“Space and distance from TV news has welcomed perspective and clarity. I now see my unhappiness with work and life as a reflection of my internal misalignment. As I yearned for stability, I could not see the faultiness of my own personal foundation; something no job, no partner, no achievement could fix. This was soul work.”
The July issue of our magazine has a very recognizable name across its masthead. Launching and publishing a magazine is not an easy quest, so I smile as I think that 30 years have passed. This month’s issue is the 360th edition of Comstock’s.
While working in a bike shop in the early 1980s, Steve Rex was introduced to custom small-scale bikes.
Using his bachelor’s degree in economics was going to have to wait — Rex wanted to become a frame builder. He took machining and welding courses at Sacramento City College to learn the trade and made his first frame in 1987. He opened the Rex Cycles storefront in Sacramento in 1991, which he ran until retiring as a shopkeeper last year. He now makes frames out of his home workshop.
It’s a summer ritual for the nation’s car culture since the 1930s: catching a flick at the drive-in movie theater. Opening in 1973 just off Bradshaw Road and Highway 50, West Wind, a family-owned business operated by Syufy Enterprises, just finished major parking lot and building renovations as its 46th summer kicks off.
Stab is not the type of club with a two-drink minimum or will-call window. It’s a club built by comics, for comics. It’s part of a larger trend in the Sacramento comedy scene where shows are increasingly being held on non-traditional stages.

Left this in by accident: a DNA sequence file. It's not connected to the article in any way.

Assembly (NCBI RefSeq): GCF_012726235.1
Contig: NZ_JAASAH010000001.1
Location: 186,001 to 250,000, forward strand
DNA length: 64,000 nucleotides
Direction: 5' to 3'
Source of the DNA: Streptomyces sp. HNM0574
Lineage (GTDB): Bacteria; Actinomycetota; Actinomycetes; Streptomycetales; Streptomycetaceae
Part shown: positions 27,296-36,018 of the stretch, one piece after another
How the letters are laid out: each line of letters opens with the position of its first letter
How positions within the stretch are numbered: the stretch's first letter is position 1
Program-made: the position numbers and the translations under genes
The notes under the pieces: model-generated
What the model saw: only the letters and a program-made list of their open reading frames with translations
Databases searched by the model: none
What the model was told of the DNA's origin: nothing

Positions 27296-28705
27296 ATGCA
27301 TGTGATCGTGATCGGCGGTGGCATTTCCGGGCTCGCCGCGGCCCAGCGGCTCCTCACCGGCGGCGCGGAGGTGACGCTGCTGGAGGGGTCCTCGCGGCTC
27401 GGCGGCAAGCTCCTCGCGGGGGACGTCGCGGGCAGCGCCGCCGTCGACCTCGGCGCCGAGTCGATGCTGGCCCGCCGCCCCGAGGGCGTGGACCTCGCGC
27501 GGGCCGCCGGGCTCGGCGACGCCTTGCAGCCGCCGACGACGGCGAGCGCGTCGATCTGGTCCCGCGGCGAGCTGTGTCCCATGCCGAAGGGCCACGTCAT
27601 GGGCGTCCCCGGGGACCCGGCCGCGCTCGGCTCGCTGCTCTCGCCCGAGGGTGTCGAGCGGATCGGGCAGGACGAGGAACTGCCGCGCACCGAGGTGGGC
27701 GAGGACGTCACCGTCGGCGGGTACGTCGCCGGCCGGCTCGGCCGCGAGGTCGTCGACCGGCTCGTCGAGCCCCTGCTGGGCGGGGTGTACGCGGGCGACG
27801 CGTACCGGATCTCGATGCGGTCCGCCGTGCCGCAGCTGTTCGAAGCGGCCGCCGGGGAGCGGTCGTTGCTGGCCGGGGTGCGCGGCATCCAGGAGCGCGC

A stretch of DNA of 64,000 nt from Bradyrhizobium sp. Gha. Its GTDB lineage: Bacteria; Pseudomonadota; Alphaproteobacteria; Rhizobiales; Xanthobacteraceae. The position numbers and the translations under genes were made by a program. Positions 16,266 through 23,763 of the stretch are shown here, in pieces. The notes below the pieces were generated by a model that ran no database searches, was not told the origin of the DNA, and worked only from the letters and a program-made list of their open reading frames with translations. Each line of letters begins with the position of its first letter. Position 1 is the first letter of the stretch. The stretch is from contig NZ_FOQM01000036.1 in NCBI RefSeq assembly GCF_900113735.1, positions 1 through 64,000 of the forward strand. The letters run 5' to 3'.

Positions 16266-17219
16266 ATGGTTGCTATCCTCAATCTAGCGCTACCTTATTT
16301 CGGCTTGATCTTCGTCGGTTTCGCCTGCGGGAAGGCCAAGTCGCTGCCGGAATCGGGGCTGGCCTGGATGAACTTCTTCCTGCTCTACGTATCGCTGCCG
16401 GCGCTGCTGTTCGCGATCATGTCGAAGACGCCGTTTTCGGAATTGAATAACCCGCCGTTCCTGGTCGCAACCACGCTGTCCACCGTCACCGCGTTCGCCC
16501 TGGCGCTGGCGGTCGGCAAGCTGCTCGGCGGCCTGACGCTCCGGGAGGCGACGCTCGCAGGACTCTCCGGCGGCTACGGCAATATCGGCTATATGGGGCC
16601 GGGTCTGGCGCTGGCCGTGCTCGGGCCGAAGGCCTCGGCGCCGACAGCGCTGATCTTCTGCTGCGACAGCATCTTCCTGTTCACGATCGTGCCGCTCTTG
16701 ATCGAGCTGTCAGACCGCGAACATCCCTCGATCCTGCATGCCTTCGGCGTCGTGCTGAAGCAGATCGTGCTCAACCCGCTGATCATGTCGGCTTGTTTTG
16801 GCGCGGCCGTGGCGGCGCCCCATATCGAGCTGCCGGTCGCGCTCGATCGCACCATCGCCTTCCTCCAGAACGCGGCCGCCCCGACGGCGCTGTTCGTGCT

As my taxi meandered out of the Kolkata International Airport parking lot and into the dimly lit streets, I was suddenly overcome by emotion of a new reality I have never endured.
People often are looking for a quick one-word answer. Are we in a bubble or not? Yes or no?
Well, there’s more to consider beyond just one word, which is why we need to look at some of the bigger dynamics in the Sacramento real estate market.
Cities across the country struggle with how to revitalize historically disenfranchised neighborhoods. An interesting and successful model — using public education, economic development and self-empowerment to drive change — has had a profound impact on a local underserved community.
For advertising to be effective and resonate with its intended audience, it must strike an emotional chord. Activations take this one step further by immersing the consumer in an experience that’s often sensorial or physical.
Amid the clatter of machinery and the beeping of forklifts, workers wearing white hair nets tend their stations around the assembly line in the warehouse-like production kitchen of Mad Will’s Food Company on the outskirts of Auburn.